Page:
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Believe me, my dear Buckingham, with the attachment of an ancient schoolmate,

Very sincerely yours,

To his brother George.

Boston, Sept. 4, 1842.
my dear George,—. . . Lieber is now in Boston, and in my office. Without any suggestion from me, he said that you would be adapted for a diplomatic career, if you were of any other country; but that no American could have any assurance of being continued in a career which he had com-menced,—of all which I am most devoutly convinced; so much so that, situated as I am now, without fortune, I would not accept the highest post in diplomacy. I would rather enjoy a competency, of which I am sure from year to year, than accept a post from which I might be discharged at some new turn of the wheel, and be left without any thing to depend on. Who would willingly embrace the anxious life of Mr. Wheaton, living in perpetual fear of losing his place?1 While writing of this, I ought to add that Mr. Webster's views on this subject are different. The last time I saw him, I had a conversation with him on this very topic. I said that no competent person was encouraged to enter our diplomatic service, because there was no avenir. He replied that there would be an avenir to those who were worthy of it. But how can he say this? How long will Mr. Webster be in power, and will his successor sustain his nominations,—especially as some of them, as Mr. Webster confessed, were of notoriously incompetent persons? I am most strongly of the opinion that no young man who looks for peace, happiness, and the means of usefulness will enter the diplomatic service of the United States,—certainly unless he has a fortune which will render him independent. I am also convinced that it would be very difficult, if not impossible, for a young man to obtain any foreign appointment, unless he or his friends had rendered essential political services to the powers that be. My friend Howe, whose various claims to public and private regard you recognize,—who was seven years in Greece; who was by the side of Lafayette during the three days, and who has led a life of singular chivalry and philanthropy; in many respects, one of the most remarkable men of the age,—speaking French, German, Italian, and Greek,—in a moment of restlessness allowed himself to apply for the place of Secretary of Legation at Madrid a year ago. His application was urged by the warmest letters,—from Prescott, who had been invited by Webster to designate some fit person for this place; Ticknor, who is, perhaps, Webster's warmest personal friend; Choate, who has Webster's place in the Senate; and Abbott Lawrence: but no notice was taken of the application; and Howe has regretted very much that he brought himself to make it.2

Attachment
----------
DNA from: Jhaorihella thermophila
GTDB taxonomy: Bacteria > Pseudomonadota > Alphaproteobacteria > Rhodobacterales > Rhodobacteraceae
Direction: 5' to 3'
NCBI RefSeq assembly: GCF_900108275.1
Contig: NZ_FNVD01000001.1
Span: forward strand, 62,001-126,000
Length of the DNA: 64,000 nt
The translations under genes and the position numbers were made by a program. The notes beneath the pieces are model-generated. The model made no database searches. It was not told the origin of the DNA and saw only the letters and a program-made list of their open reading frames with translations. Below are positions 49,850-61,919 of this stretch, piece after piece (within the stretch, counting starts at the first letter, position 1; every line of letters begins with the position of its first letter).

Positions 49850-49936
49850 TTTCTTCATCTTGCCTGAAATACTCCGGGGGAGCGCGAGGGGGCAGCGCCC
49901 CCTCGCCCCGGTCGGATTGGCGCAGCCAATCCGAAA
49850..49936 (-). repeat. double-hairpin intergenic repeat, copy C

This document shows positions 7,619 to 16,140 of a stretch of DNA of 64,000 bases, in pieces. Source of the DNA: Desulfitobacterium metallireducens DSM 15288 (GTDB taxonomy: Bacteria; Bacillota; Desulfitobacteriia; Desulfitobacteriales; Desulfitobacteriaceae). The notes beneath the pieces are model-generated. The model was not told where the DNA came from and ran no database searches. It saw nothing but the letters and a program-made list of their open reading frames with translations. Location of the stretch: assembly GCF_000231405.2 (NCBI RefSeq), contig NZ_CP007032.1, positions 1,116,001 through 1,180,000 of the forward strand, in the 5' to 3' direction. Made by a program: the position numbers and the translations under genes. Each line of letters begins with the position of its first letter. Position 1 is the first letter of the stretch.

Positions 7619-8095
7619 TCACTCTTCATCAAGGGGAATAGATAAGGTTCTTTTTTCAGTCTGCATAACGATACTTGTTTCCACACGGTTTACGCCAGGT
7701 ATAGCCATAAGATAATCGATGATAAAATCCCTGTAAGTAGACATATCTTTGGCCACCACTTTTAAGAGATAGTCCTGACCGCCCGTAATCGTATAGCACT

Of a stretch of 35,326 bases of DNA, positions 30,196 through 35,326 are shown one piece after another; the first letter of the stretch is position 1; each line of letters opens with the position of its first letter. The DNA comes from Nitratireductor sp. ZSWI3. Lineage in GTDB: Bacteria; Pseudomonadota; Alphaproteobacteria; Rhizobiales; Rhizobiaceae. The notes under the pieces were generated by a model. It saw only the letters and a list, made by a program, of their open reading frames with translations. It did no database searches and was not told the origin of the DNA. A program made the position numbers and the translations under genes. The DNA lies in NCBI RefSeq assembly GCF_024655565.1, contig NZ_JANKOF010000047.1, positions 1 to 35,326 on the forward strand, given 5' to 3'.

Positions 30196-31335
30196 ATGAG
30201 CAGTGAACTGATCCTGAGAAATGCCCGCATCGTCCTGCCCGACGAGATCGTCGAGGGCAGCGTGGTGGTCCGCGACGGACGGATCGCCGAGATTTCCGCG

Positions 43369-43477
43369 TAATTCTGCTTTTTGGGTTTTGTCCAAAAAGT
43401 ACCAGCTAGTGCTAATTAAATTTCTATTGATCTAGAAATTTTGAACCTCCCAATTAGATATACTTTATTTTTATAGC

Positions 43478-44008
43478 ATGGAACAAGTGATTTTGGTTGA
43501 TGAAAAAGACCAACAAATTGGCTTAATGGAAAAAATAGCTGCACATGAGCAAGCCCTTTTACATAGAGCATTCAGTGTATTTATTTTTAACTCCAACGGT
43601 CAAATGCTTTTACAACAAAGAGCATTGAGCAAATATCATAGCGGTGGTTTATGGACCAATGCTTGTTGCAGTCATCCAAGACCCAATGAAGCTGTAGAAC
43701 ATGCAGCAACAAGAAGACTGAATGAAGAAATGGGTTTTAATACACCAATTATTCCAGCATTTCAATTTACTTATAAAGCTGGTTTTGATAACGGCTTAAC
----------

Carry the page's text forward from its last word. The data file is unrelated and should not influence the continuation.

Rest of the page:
1 There was reason for his apprehensions. Four years later, he was recalled by President Polk.

2 In 1868, Sumner desired the appointment of Dr. Howe as Minister to Greece; but the place was given to a gentleman who, it was claimed, should be reimbursed by an appointment for an unfortunate contract with the Government for the transportation of freedmen to Île à Vache.

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